Firemen saw cup off back of man after DIY treatment goes horribly wrong

Firemen saw cup off back of man after DIY treatment goes horribly wrong
PHOTO: Chutian Metropolis Daily
W.T.M. Why This Matters
Many cupping practitoners today use plastic or glass cups to remove air through suction instead of fire. However, incidents of such therapy going wrong continue to surface. There is little scientific evidence to support cupping as an effective treatment although it has continued to attract interest.

Going DIY usually means saving loads of money, and possibly, sweating it out to do the job yourself.

For one man, it also meant a lot of brutal pain and distress when his attempt to cure himself with an alternative treatment went horribly wrong.

No one could imagine how a seemingly harmless home cupping kit could wreak havoc on a Chinese man in Wuhan city that fire-fighters had to be called in on Tuesday (August 22).

According to Chutian Metropolis Daily, the man, who is known as Mr Hu, could not remove a stubborn cup that was stuck to his back after his wife overused the air pump to suck the air out of the cup.

The suction was so tight that she could not yank it off with her hands, reported Ifeng news, quoting a Chutian report. Then the rescue efforts became more and more bizarre.

First, Mrs Hu used a hammer and a pair of pliers, both of which failed miserably.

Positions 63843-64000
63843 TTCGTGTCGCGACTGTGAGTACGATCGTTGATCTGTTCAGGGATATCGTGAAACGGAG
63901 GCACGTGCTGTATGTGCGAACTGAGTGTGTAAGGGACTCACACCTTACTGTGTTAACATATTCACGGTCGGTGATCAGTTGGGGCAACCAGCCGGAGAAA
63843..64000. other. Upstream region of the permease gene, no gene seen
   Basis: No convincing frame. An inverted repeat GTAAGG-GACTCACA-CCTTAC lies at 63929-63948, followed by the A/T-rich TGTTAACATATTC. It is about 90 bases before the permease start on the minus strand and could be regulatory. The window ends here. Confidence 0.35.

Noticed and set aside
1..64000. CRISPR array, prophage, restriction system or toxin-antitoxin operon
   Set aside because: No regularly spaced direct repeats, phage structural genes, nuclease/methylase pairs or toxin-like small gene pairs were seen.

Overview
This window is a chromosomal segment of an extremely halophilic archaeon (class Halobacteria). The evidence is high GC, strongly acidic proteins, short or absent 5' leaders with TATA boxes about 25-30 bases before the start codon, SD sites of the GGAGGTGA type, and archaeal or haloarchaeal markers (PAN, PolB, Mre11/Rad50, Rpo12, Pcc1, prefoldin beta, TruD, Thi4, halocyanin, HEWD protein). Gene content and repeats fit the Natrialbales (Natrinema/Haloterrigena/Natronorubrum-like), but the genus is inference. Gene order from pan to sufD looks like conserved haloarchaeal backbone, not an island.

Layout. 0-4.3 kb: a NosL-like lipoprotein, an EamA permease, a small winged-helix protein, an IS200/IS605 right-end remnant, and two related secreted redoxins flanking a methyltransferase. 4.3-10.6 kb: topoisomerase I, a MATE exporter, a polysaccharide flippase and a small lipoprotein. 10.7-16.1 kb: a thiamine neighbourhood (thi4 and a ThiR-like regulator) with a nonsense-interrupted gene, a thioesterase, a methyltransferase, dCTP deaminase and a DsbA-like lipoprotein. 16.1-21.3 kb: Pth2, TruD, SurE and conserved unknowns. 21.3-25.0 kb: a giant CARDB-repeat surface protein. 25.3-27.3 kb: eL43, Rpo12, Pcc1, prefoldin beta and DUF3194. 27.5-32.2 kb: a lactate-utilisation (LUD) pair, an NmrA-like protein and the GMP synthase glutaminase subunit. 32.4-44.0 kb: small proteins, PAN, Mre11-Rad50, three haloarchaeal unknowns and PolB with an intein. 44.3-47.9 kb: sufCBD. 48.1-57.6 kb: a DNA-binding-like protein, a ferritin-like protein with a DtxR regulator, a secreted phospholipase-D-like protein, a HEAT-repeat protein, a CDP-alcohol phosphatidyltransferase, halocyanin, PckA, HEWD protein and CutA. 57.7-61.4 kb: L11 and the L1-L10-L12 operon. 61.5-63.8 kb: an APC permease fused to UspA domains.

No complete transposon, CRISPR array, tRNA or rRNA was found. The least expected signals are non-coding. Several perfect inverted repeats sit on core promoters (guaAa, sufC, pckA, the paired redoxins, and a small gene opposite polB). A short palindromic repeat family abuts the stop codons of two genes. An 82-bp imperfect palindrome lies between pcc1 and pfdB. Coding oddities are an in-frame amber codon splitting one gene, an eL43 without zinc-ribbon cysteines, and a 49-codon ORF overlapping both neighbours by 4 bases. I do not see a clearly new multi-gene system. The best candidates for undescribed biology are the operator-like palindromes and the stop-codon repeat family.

Mr Hu then sought help at a neighbourhood clinic. But the doctor said there was nothing he could do.

An hour later, Mr Hu's son drove him to the hospital. By then, the suction had caused the skin to swell like a huge blistering growth measuring 5cm in thickness.

The doctors could only look on helplessly - for a while. So they quickly called the fire service.

The efficient firemen managed to remove the tight cup easily, but not with any sophisticated equipment. They used a workman's saw, which cut through the cup and relieved the suction force. How about that?

Photo: Chutian Metropolis Daily

Mr Hu was treated for his wound at the hospital and swore he would be more careful when using the home kit again. But it's not known why he was using the ancient treatment and for what health issue.

Before this incident, there were reports of cupping therapy sessions that went awry.

Practitioners believe that cupping can help enhance blood circulation, relieve pain, remove toxins and 'heat' but health authorities have advised the public to consult registered practitioners following cases of hospitalisation.

In May, a 63-year-old man from Sichuan fell ill with a high temperature, after receiving the therapy for a month. Doctors found his wounds had become so infected that his life was potentially at risk if he didn't rush to the hospital on time .

chenj@sph.com.sg

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